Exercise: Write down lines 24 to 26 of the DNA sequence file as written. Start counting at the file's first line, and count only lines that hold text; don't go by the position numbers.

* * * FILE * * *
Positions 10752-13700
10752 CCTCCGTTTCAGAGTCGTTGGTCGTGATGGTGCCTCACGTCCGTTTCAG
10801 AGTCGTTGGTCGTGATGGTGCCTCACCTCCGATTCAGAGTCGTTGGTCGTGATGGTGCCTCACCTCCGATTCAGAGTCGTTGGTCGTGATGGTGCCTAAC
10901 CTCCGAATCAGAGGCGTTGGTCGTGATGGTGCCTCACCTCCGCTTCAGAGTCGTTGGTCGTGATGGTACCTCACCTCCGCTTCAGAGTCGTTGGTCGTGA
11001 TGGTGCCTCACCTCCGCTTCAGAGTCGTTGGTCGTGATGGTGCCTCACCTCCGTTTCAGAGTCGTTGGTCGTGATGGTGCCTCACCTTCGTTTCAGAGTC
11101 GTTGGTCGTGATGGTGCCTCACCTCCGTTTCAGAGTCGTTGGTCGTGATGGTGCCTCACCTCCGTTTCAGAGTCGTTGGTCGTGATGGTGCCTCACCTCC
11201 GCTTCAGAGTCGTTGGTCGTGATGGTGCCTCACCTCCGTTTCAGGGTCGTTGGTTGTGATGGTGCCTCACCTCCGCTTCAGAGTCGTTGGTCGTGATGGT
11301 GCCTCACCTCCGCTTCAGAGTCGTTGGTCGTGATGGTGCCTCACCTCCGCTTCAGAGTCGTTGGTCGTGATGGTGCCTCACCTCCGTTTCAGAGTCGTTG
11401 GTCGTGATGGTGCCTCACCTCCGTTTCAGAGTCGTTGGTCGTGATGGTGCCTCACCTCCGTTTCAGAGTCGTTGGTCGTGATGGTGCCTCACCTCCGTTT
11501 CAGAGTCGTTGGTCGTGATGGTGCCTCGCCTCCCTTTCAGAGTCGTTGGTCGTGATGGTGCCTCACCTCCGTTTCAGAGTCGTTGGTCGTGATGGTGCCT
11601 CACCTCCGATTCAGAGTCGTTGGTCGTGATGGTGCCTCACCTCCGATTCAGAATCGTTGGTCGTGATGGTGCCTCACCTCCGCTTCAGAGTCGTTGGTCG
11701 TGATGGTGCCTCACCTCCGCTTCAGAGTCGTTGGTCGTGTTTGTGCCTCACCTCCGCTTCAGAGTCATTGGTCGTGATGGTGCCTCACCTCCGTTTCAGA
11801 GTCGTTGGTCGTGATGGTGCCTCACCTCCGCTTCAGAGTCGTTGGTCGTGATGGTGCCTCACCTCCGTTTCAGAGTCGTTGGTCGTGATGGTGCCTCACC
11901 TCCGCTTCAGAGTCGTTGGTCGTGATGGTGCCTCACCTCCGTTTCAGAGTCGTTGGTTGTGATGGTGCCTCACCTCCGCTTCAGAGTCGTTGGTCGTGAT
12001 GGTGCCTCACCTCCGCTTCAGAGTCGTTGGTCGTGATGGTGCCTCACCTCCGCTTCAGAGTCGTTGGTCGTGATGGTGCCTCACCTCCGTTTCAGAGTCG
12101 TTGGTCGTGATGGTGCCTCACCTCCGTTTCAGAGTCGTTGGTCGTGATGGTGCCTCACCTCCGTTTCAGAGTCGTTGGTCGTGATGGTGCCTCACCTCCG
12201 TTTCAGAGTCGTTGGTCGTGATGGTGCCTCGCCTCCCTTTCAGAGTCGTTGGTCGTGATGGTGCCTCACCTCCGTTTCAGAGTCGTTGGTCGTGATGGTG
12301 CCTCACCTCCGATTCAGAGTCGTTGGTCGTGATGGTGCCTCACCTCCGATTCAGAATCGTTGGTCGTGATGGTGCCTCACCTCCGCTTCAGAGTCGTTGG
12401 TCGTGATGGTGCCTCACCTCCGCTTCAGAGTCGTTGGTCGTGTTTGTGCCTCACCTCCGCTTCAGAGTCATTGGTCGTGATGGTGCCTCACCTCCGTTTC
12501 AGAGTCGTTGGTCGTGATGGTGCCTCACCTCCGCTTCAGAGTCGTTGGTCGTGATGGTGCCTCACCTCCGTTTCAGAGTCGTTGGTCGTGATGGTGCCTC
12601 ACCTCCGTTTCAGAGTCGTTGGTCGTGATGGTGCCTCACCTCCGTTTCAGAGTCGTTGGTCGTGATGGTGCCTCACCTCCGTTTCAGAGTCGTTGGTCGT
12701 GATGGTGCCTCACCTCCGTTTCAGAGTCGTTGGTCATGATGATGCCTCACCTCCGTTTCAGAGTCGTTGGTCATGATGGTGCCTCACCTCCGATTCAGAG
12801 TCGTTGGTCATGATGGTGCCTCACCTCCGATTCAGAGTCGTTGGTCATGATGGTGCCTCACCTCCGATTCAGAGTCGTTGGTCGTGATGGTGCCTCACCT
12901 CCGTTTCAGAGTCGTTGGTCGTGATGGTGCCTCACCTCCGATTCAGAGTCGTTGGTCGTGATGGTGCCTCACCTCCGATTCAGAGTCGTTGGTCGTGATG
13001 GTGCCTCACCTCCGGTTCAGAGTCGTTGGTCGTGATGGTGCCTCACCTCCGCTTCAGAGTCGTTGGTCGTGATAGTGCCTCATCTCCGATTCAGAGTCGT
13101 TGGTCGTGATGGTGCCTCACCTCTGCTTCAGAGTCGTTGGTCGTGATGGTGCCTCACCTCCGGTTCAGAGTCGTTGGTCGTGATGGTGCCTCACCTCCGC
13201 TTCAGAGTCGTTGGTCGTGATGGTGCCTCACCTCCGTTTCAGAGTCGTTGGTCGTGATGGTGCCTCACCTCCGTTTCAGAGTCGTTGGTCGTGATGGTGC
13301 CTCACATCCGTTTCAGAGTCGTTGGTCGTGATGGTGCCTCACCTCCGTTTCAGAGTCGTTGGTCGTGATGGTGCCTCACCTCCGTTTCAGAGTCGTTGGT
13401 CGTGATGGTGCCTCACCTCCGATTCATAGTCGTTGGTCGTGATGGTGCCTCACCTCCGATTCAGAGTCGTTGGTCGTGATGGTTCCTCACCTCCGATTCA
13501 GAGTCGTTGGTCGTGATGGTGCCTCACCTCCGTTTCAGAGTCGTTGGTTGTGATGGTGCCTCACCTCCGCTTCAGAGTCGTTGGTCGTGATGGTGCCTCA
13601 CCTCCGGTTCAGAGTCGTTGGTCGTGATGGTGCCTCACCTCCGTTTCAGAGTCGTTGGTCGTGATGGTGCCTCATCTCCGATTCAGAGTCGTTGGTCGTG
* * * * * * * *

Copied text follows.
12901 CCGTTTCAGAGTCGTTGGTCGTGATGGTGCCTCACCTCCGATTCAGAGTCGTTGGTCGTGATGGTGCCTCACCTCCGATTCAGAGTCGTTGGTCGTGATG
13001 GTGCCTCACCTCCGGTTCAGAGTCGTTGGTCGTGATGGTGCCTCACCTCCGCTTCAGAGTCGTTGGTCGTGATAGTGCCTCATCTCCGATTCAGAGTCGT
13101 TGGTCGTGATGGTGCCTCACCTCTGCTTCAGAGTCGTTGGTCGTGATGGTGCCTCACCTCCGGTTCAGAGTCGTTGGTCGTGATGGTGCCTCACCTCCGC